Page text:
13. The method of claim 11, further comprising the steps of making at least one additional fine wire by drawing amorphous magnetic material, heat treating the at least one additional fine wire under tension, and mounting a segment of the at least one additional fine wire on the substrate, the fine wires mounted on the substrate having magnetic coercive forces which are different from one another.
14. The method of claim 13, wherein the step of heat treating the at least one additional fine wire under tension is conducted in a magnetic field.
15. The method of claim 13, wherein the step (c) and the step of mounting a segment of the at least one additional fine wire on the substrate are conducted by mounting fine wire segments having lengths that are not greater than about three centimeters.
16. A magnetic marker made by the method of claim 11.
Description

This application is a continuation of application Ser. No. 07/307,257, filed Feb. 7, 1989, now abandoned.

BACKGROUND OF THE INVENTION

1. Field of the Invention

The present invention relates to magnetic markers applied to articles,, for identifying the kind, quantity and the like of the articles, and also relates to a reading and identifying apparatus therefor.

2. Description of the Prior Art

It has been known to apply markers to articles so as to count the number of the articles or to use the markers for burglar-proof measures by reading the markers. Further, it has been desired that such markers are small and cheap. Since these markers are attached to articles in such a way that they are not directly visible in order to prevent the markers from being intentionally or carelessly damaged, magnetism, microwaves and the like have been used for reading the markers. For example, amorphous magnetic thin, strips or fine wires which are read with the aid of magnetic fields, aluminum films which are irradiated with microwaves and the like have been used for the markers. In one particular, system, amorphous magnetic material markers which are applied to the articles to be detected are allowed to pass through an a.c. magnetic field in order to detect variations in the magnetic flux which occur in the amorphous magnetic materials. This system effectively utilizes the soft magnetization characteristics of the amorphous magnetic materials, and has the following desirable features: The markers are not subjected to serious, restrictions on the positions where the markers are attached or the kinds of articles to be detected, and the makers are highly sensitive and can be small and light in weight.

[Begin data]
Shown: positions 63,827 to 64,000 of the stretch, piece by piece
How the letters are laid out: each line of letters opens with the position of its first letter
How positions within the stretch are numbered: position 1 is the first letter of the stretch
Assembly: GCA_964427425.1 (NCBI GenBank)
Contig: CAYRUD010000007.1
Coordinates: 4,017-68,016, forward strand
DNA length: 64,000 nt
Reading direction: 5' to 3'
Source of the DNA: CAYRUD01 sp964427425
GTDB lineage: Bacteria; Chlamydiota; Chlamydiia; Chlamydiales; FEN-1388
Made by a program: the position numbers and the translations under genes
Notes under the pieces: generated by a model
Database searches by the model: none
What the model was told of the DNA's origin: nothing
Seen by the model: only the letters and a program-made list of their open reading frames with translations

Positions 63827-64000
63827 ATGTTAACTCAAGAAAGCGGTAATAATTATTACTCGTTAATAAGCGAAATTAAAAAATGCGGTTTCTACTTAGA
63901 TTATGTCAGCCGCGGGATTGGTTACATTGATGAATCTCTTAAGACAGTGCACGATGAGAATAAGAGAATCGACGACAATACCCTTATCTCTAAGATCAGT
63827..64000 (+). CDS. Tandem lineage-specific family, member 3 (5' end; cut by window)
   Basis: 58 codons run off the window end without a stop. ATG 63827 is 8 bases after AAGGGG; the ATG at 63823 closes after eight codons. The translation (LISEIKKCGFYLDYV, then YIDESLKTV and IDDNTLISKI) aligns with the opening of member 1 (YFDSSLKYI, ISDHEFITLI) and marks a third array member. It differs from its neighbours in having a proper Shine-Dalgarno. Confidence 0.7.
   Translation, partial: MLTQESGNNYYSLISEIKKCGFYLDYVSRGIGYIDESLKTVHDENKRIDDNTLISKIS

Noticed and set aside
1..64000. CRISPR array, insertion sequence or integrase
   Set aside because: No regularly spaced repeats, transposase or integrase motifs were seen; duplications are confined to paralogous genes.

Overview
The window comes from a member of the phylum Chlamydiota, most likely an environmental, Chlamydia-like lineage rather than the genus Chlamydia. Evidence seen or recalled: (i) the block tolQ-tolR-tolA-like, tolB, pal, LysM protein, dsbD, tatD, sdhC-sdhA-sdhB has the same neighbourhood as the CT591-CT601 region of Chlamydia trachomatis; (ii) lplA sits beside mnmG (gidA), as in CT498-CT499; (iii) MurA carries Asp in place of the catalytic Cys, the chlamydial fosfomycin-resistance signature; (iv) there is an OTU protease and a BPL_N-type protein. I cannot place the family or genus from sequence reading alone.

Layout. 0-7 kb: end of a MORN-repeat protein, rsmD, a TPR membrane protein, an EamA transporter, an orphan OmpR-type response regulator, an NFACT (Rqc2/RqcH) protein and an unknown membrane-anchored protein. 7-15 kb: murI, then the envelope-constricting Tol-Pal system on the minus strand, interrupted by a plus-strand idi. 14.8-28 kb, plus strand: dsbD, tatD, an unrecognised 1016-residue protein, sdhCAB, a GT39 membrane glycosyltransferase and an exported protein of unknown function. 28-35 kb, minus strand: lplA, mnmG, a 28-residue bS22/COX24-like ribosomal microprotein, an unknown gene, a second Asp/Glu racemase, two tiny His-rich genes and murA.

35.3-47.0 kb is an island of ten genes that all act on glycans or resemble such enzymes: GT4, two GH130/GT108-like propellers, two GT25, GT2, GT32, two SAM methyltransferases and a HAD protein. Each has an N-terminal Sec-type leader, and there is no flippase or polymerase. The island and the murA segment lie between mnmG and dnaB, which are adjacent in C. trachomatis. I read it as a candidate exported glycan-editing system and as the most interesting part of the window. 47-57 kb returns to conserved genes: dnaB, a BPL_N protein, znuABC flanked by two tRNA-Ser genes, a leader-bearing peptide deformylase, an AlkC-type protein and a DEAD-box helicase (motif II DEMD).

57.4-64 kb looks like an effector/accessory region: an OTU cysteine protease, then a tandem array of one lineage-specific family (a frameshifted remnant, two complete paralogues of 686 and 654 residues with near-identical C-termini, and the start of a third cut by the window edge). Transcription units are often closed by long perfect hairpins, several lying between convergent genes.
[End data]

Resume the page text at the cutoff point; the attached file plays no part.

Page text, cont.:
The main portion of a conventional magnetic marker reading and identifying apparatus is schematically shown in FIG. 1. In this figure, a magnetic marker 1 made of amorphous thin strips or fine wires is applied to an article 2 which is set on a belt 4 stretched between two pulleys 3, and is moved in a direction indicated by the arrow as the belt 4 runs. FIGS. 2(A) and 2(B), which are enlarged views, shown an exciting coil 5, an a.c. oscillator 6, detecting coils 7 and a measuring instrument 8. The exciting coil 5 for generating an a.c. magnetic field is connected to the a.c. oscillator 6 The detecting coils 7 detect, as an induced voltage, variations in the magnetic flux in association with a reversal of magnetization of the magnetic marker 1. The detecting coils 7 are connected to the measuring instrument 8, which identifies a voltage pulse train produced in the detecting coils 7 by means of, pattern recognition. Twin coils are used for the detecting coils 7 in order to cancel out induced voltage produced in the detecting coils 7.

The magnetic marker is composed of a plurality of magnetic thin strips or fine wires which are made of a Co base amorphous alloy or the like. However, a magnetic marker 1 which is fixed on a plastic element can be used for the same purpose.

In this apparatus, when a plurality of articles 2, i.e. objects to be detected, on which the magnetic markers 1 are applied pass over the exciting coil 5, being conveyed by the belt 4 as shown in FIG. 1, voltage pulses produced in the detecting coils 7 according to the a.c. magnetic field generated by the exciting coil 5 are detected, and the kinds of the articles are identified by the measuring instrument 8.

The above-mentioned magnetic marker made of amorphous magnetic materials is usable, but still offers the following problems which should be solved:

First, the identifying ability of the marker is a matter of concern. Conventionally, such markers are composed of fine strips or thin wires which are made of materials having one and the same magnetic characteristics. Therefore only data as to whether the marker or the article is present or not and as to the number of articles can be obtained by measuring voltage pulse produced by the magnetic field, but sorted articles cannot be identified. It would be desirable, for example, to use such markers for sorting and counting several identical products for each manufacturer. Accordingly, it would be advantageous to improve the arrangement and the manner of use of markers.